The mechanism by which meat stimulates iron absorption is not yet entirely understood. There is evidence that it acts to reduce the inhibitory effects of polyphenols and phytates on the absorption of nonheme iron and increases the bioavailability of heme iron, even though these types of iron have different absorption mechanisms.41,42

Ascorbic acid acts as a reducer, maintaining the nonheme iron from food in its ferrous state, which is more soluble and bioavailable when intestinal pH is elevated. Vitamin C can also affect the transport and storage of iron in the organism, since individuals who are deficient in this vitamin can exhibit defects in the liberation of iron from endothelial cells. Therefore, the inclusion of fruit and vegetables rich in vitamin C in the diet makes dietary iron more available.43,44

Some dietary components can reduce the absorption of minerals. On this list are the phytates present in cereals, the oxalic acid present in leafy vegetables, the polyphenols in high concentrations in coffee and tea and phosvitin, which is a protein found in egg yolks, bonded to iron.45 Foods of vegetable origin, like beans, lentils, soya and dark green vegetables (Chinese leaves, kale, broccoli, mustard) have large quantities of iron in their compositions, but low bioavailability.46

Interactions between minerals take place when chemically similar elements share the same means of absorption. Excessive consumption of zinc or calcium, especially in the form of supplements, can interfere in the utilization of iron if consumed simultaneously.45,47

When calcium is present in meals, at concentrations that are often consumed in the habitual diet, it has a marked inhibitory effect on the absorption of both heme iron and nonheme iron. One possible explanation is that calcium and iron compete for bonds with substances that are important to the absorption route, i.e. inhibition is not located in the gastrointestinal lumen, but is in some way related to the transportation of iron through the mucosa.48,49

There is a known link between vitamin A deficiency and anemia. Anemia prevalence rates are high in populations affected by vitamin A deficiency. It appears to be involved in the pathogenesis of anemia through several different biological mechanisms: modulation of iron metabolism, interference with immunity and mobilization of iron from tissues.50 These mechanisms do not appear to be related to a primary iron metabolism abnormality or iron deficiency, but to inefficient hematopoiesis51 and reduced reserve iron mobilization.45 Studies suggest that vitamin A and ß-carotene form compounds with iron, maintaining it soluble within the intestinal lumen and avoiding the inhibitory effect of phytates and polyphenols on iron absorption.31,52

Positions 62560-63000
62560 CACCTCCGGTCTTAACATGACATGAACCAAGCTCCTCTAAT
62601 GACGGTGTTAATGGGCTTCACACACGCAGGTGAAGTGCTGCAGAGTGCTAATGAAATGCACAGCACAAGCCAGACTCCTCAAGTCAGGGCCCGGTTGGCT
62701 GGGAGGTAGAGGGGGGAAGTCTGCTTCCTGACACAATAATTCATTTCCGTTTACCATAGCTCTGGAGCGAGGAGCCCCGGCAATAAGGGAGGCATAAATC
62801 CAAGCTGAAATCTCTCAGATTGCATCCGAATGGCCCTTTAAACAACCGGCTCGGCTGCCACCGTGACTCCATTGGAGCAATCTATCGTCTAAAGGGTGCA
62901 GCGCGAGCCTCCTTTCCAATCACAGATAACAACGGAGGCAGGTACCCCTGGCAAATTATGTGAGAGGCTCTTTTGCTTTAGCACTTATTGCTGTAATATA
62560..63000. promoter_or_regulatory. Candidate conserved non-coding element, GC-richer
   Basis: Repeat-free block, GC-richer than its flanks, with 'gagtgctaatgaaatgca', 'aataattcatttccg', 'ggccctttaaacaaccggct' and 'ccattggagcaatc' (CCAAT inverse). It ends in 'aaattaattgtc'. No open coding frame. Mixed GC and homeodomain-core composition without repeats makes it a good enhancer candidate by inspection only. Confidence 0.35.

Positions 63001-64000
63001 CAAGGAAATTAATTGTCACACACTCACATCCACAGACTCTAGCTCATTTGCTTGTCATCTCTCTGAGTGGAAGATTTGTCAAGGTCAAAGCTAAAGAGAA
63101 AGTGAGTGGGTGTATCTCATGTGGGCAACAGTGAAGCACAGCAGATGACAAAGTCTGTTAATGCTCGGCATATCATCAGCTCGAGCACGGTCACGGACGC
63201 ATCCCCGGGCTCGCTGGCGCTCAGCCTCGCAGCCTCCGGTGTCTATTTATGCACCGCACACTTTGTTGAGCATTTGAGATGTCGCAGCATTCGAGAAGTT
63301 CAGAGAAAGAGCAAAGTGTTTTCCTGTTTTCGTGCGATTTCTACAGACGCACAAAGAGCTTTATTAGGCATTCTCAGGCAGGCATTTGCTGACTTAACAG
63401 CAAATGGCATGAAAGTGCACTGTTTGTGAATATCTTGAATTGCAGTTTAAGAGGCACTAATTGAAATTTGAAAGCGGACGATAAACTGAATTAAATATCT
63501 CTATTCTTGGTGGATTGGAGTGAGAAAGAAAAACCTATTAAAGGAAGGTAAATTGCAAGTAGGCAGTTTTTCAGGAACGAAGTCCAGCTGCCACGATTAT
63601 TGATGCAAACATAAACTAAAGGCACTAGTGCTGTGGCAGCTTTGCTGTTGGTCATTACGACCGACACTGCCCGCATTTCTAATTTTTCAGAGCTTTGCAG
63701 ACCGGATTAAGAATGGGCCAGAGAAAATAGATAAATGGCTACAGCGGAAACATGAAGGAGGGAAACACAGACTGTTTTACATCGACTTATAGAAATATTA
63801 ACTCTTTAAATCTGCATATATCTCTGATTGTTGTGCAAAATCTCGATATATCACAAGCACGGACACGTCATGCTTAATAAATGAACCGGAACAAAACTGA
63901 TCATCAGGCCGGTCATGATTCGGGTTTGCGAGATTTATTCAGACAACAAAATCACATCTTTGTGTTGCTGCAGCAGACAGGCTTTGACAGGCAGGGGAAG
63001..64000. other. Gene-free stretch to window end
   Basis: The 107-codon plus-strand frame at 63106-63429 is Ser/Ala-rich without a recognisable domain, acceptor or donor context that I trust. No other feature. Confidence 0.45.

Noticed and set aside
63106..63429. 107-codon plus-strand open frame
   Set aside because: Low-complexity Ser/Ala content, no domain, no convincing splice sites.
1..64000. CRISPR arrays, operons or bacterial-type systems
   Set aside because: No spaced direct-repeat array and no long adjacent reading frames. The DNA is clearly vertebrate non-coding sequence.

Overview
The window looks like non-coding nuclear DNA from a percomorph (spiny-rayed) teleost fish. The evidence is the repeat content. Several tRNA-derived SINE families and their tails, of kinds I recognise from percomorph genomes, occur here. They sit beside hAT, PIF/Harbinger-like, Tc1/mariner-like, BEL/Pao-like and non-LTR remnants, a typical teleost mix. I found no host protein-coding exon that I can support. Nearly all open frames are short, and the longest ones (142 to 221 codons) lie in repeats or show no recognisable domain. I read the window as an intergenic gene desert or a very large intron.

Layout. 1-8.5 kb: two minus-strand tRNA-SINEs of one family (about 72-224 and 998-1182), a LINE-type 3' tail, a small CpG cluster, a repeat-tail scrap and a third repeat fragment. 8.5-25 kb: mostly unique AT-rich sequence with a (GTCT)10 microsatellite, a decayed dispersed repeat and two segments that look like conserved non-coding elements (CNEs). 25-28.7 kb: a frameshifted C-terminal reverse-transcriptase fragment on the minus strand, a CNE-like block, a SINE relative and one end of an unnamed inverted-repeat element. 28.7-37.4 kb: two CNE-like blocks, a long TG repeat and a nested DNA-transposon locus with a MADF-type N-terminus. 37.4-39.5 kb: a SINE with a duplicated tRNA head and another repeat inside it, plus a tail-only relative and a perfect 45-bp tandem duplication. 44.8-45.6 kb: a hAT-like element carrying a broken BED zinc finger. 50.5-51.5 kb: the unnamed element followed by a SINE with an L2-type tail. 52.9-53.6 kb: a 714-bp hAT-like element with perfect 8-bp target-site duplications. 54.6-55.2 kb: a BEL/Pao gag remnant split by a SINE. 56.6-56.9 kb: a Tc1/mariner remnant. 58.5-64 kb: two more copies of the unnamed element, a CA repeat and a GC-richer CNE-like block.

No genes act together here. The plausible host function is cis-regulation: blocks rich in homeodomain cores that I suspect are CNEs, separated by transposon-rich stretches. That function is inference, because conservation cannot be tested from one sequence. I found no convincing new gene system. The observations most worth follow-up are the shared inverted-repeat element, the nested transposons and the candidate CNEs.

In general, children less than 2 years old, and in particular those under 1 year old, do not consume iron-rich foods (liver, meat and fish) in sufficient quantities to meet their iron requirements.18,46 Furthermore, it is presumed that there will be a high consumption of cow's milk in this age group, which provides relatively low quantities of iron and contains three elements that potentially inhibit the absorption of this micronutrient, namely: casein, whey proteins and calcium.25-27,48

 

The bioavailability of iron in cow's milk

Foods that are sources of dietary protein can both increase and reduce the absorption of nonheme iron. Animal tissue (beef, pork, liver, chicken and fish) increases the absorption of this micronutrient. On the other hand, casein and whey proteins from cow's milk account for the greater proportion of the protein present in the majority of infant formulae and foods and have a negative influence on iron uptake, particularly if the increased requirements of children that result from their accentuated growth are taken into account. A study undertaken by Hurrel et al.25 suggested that casein and whey proteins from cow's milk are, at least in part, responsible for the low bioavailability of the iron in infant formulae. When these proteins were tested intact in vitro, the majority of iron did not pass the dialysis membrane, indicating that it had formed compounds that were insoluble or too large to pass through the membrane's pores. Casein is a mixture of phosphoproteins whose most important components are a-, ß- and k-casein and is known to form large phosphopeptides in the in vitro digestion, which can bond with calcium and, possibly, also iron in the duodenum and upper jejunum. The authors argued that cysteine is the only amino acid that has been demonstrated to increase iron absorption and neither casein nor whey proteins have large quantities of this amino acid.